We see a more nuanced picture in software services, where growth for some vendors has slowed post-pandemic and analyst expectations may still be too high. Those that are more tapped into enterprise applications appear to be maintaining momentum. We think the brunt of the slowdown has been felt by companies that benefited from stay-at-home orders, namely ecommerce businesses, video conferencing and online payments.
Correction will separate the wheat from the chaff
Valuations for some cloud software companies have corrected back to 2019 levels, though they’re still lofty compared to the overall market.
Investors who avoided participating in the cloud sector on valuation concerns should welcome a correction. In the dotcom implosion of 2002, the tech-heavy Nasdaq index corrected over 70% from its previous peak. Although it hasn’t come close to this kind of decline today, similar corrections have been seen in individual cloud companies such as Zoom, Shopify and DocuSign, which had all experienced declines of between 70% and 80% off their previous peaks at the time of writing.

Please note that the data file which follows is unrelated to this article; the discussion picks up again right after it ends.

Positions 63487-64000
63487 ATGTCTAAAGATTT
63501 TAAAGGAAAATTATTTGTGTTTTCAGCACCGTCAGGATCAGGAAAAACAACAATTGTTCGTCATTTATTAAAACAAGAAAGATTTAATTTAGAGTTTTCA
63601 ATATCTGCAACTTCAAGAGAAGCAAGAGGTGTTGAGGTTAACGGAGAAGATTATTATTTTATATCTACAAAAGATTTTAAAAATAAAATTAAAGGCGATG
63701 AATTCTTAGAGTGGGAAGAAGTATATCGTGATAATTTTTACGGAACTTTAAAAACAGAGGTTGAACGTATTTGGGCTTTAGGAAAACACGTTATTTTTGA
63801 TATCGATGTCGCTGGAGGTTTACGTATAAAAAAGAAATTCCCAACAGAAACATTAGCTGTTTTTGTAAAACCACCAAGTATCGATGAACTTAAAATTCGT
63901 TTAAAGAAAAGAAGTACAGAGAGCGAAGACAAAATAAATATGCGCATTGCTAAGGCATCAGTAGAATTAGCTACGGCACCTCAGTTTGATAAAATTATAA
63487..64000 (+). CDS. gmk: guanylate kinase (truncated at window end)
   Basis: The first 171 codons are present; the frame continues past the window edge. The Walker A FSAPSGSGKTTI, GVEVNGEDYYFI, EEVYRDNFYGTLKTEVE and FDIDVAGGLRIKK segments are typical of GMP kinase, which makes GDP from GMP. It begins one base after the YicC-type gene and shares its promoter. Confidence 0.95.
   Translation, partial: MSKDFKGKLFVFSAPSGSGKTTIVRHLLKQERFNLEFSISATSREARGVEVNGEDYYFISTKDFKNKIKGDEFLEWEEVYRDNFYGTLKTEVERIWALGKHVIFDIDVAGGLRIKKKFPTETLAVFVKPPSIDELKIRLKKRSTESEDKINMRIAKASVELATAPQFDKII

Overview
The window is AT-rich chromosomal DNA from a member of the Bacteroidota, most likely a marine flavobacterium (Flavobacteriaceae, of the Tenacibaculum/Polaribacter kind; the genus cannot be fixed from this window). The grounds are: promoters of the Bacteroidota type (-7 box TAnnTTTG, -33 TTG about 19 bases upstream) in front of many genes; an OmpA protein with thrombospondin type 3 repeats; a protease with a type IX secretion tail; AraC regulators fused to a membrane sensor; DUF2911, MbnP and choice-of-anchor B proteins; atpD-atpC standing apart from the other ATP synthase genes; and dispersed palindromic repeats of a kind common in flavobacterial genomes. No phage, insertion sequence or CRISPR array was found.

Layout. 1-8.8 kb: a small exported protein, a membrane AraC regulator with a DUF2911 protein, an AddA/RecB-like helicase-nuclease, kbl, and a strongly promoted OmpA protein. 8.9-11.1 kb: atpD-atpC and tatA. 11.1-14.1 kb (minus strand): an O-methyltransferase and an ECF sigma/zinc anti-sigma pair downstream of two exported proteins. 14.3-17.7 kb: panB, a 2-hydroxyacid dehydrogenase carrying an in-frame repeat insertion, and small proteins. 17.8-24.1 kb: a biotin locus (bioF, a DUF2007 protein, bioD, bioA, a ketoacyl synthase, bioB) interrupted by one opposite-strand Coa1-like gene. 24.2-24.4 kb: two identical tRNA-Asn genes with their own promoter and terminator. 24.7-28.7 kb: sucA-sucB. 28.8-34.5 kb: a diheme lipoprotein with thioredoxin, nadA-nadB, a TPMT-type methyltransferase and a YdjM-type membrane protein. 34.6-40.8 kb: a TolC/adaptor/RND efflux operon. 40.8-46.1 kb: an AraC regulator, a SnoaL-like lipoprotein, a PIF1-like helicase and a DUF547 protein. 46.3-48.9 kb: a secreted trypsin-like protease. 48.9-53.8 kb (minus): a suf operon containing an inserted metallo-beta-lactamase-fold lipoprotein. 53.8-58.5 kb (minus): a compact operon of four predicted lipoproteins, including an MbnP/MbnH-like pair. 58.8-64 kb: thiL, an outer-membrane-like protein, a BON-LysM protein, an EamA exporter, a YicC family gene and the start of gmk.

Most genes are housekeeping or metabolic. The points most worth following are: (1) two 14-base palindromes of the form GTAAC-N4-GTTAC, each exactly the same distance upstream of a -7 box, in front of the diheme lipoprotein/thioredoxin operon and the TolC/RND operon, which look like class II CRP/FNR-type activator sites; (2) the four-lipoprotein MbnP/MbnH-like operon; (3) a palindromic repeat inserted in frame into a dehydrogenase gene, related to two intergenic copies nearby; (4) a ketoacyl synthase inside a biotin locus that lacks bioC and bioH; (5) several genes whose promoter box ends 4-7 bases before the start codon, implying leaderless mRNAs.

A big correction will firstly make valuations cheaper; secondly, capital will exit the sector resulting in fewer start-ups. Coupled with a rising rate environment, investors will become less tolerant of losses. Hence, the post-crash period will likely lead to a greater focus on profitability, and less competition as weaker players exit or consolidate.
We continue to avoid unprofitable cloud software companies. However, even some unprofitable companies, such as Cloudflare in cloud networking and Unity Software in game engines, are sustaining colossal rates of sales growth and carving out dominant positions in their industries.